Legislature adopts financing for education, job initiatives

State Sen. John Fonfara, D-Hartford

Arielle Levin Becker

State Sen. John Fonfara, D-Hartford

The legislature approved a major financing bill late Tuesday that dramatically expands pre-school programs in public schools and tackles overdue repairs and renovations at the state universities and community colleges.

The measure, which includes $953 million in new financing in the 2014-15 fiscal year, cleared the Democratic-controlled House and Senate, both by wide margins and with bipartisan support.

The House voted 136-8 to adopt the measure shortly before 11:20 p.m. The Senate had approved the bill 30-6 two hours earlier.

The bill, which now heads to Gov. Dannel P. Malloy’s desk, also continues investments in a job growth incentives for small businesses and other economic development programs.

“It touches so many parts (of Connecticut) and not just in government,” said Sen. Andrea L. Stillman, D-Waterford, co-chairwoman of the legislature’s bonding subcommittee, who added that the bill is focused on “improving the quality of life in Connecticut.”

With a focus on education and job growth, the bond package “reflects the priorities of this legislature and our governor,” said Sen. John Fonfara, D-Hartford, co-chairman of the Finance, Revenue and Bonding Committee.

Rep. Livvy Floren of Greenwich, the ranking GOP representative on the bonding subcommittee, said the package offers “better educational opportunities for students of all ages, more jobs, better jobs … cleaner air, cleaner water and preserved open space.”

Sen. L. Scott Frantz of Greenwich, one of six Republican senators to vote against the bill, praised the Democratic majority for the quality of programs in the bond package, but said something still has to be done about the state’s heavily loaded credit card.

“There isn’t a bad project in here,” Frantz said. But with about $21 billion in bonded debt, Connecticut has one of the highest debt levels, per capita, of any state.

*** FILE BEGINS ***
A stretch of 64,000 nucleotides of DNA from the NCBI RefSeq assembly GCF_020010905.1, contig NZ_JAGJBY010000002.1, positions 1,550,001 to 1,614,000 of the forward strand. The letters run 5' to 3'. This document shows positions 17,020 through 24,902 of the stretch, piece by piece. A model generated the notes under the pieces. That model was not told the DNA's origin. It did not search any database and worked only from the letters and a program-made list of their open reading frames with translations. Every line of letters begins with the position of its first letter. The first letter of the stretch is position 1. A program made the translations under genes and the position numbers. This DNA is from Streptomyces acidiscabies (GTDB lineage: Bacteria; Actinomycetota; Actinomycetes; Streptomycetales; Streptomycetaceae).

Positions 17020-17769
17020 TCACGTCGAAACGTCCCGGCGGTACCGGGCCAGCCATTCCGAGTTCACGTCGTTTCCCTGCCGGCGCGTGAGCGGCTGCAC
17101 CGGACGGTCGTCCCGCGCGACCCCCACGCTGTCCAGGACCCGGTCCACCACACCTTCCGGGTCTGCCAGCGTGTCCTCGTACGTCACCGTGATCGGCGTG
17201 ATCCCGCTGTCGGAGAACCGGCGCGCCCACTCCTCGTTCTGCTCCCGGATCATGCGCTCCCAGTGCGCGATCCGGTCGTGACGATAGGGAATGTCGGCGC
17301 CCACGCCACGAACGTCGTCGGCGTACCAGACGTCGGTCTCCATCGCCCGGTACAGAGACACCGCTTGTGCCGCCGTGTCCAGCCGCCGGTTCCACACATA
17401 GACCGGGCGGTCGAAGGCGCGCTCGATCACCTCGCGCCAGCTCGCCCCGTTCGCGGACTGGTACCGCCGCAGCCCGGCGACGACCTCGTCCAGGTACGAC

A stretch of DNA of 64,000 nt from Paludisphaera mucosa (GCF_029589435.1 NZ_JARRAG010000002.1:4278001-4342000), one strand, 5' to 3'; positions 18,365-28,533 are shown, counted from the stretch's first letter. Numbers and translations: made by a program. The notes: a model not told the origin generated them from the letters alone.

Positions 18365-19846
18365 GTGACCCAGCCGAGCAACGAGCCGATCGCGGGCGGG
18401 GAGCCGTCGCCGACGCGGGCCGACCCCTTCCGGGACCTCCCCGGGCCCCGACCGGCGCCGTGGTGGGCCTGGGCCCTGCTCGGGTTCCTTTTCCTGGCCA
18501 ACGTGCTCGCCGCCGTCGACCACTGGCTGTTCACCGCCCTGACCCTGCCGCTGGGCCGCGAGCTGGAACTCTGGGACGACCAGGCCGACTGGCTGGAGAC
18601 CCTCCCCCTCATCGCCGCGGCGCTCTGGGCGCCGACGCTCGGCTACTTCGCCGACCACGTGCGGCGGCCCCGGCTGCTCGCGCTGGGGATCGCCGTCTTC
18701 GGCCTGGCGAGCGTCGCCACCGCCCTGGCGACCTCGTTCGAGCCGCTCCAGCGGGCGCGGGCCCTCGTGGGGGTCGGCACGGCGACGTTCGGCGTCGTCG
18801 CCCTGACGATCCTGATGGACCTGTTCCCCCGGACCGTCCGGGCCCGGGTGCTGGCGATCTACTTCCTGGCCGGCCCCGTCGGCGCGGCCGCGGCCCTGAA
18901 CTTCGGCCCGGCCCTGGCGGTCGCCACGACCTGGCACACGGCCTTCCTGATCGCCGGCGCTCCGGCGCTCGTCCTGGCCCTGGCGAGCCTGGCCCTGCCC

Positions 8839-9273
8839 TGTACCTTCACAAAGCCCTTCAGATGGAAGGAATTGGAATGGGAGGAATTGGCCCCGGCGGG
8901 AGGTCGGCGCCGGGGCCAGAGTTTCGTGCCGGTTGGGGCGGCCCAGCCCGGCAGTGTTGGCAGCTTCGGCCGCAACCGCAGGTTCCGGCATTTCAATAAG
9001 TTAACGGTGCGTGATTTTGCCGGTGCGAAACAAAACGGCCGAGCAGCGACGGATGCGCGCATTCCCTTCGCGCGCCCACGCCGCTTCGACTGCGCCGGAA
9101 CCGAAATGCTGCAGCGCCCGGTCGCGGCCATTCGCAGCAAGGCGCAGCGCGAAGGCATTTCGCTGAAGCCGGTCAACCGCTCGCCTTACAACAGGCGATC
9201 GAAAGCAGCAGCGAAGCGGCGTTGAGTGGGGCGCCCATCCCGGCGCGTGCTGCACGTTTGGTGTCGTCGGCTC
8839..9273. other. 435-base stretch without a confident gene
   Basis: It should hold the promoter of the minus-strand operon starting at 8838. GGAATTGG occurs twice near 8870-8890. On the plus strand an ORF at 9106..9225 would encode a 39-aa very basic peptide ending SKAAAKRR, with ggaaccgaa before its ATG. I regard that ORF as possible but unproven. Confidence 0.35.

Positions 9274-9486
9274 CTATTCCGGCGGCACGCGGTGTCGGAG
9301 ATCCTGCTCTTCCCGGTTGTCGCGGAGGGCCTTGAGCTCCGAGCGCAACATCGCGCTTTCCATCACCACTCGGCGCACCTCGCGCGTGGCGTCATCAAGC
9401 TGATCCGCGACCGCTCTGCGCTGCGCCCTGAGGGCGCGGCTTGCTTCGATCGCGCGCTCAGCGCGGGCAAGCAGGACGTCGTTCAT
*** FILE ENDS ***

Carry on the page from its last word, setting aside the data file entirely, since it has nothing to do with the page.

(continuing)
“I would give a plea that all of us think twice,” about pursuing more bonding in the future, Frantz added. “We really, really need to keep our eyes focused on what our debt levels are.”

The measure authorizes $105 million in total bonding over the next decade to add pre-school slots in public schools. Senate Democrats, who proposed the investment, estimate these funds could create up to 50,000 slots over the next decade.

The bill authorizes $15 million of that $105 million for use in the new fiscal year, which begins July 1.

The bonding is designed to complement $9.5 million in operating cash in the new state budget that would increase school readiness program slots in both public and private schools over the next year by 1,020.

Higher education also got a big assist in the new bond package, particularly the Board of Regents for Higher Education system, which includes four state universities and the community colleges.

The new budget enacted last week already designated $42 million in new operating funds for Transform CSCU 2020, an initiative to shore up the system’s budget. Officials hope to lure new students to enroll by offering them a free course their first semester.

To complement this effort, the bond package authorizes $80 million in new financing in 2014-15 and $23.5 million in 2015-16 for capital projects in the system, particularly to catch up on long-deferred renovations.

Besides education, the bond package also designated major financing for economic development.

It includes another $10 million for the Subsidized Training and Employment Program (STEP), which provides subsidies to small businesses to help create new jobs.

And it also features $130 million for the grants to assist Connecticut manufacturers and to enhance research and development efforts.

Other projects to receive financing through the bond package include:

  • $50 million for clean drinking water projects;
  • $30 million for grants to private, nonprofit social service providers;
  • $22 million for local school districts for security improvement projects;
  • $20 million for grants to municipalities to fund public park and other recreational enhancements;
  • $9.9 million for start-up costs for new magnet schools tied to the state’s effort to desegregate the Hartford school system;
  • $3.2 million for production and studio equipment for The Connecticut Network, the public access cable channel that covers Capitol events and other state government proceedings.

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